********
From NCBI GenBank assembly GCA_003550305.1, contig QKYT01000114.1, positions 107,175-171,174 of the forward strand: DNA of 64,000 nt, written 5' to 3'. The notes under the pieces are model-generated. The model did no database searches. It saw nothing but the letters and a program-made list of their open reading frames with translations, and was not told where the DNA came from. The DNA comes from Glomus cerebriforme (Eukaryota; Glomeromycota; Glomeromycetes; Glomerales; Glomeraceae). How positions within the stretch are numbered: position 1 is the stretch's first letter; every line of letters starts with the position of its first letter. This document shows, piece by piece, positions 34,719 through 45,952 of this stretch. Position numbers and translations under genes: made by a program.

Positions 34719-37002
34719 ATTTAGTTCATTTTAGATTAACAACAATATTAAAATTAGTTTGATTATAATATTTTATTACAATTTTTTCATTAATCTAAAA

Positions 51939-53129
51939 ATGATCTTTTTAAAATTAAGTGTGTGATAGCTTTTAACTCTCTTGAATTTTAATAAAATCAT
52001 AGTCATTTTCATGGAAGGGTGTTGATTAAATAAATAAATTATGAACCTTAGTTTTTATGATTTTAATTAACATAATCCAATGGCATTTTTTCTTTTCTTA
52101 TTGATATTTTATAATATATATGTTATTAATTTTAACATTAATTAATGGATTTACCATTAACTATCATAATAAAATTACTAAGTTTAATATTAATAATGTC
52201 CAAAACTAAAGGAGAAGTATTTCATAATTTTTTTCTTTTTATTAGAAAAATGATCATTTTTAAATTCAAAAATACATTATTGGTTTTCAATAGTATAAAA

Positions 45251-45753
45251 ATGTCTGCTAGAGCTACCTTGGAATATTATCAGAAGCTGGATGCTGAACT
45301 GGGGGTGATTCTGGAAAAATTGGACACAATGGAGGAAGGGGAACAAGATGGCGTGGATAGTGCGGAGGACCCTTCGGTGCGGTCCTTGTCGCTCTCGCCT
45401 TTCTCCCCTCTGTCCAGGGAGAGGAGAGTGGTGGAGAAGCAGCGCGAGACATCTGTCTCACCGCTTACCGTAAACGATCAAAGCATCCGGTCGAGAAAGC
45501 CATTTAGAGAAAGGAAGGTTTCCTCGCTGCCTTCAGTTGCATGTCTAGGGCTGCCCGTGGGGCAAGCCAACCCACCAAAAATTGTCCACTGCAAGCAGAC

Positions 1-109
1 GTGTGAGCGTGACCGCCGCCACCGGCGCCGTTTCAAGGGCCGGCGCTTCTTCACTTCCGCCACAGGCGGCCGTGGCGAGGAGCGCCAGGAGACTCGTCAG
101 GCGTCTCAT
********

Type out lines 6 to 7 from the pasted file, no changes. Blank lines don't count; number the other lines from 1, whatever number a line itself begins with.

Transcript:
52001 AGTCATTTTCATGGAAGGGTGTTGATTAAATAAATAAATTATGAACCTTAGTTTTTATGATTTTAATTAACATAATCCAATGGCATTTTTTCTTTTCTTA
52101 TTGATATTTTATAATATATATGTTATTAATTTTAACATTAATTAATGGATTTACCATTAACTATCATAATAAAATTACTAAGTTTAATATTAATAATGTC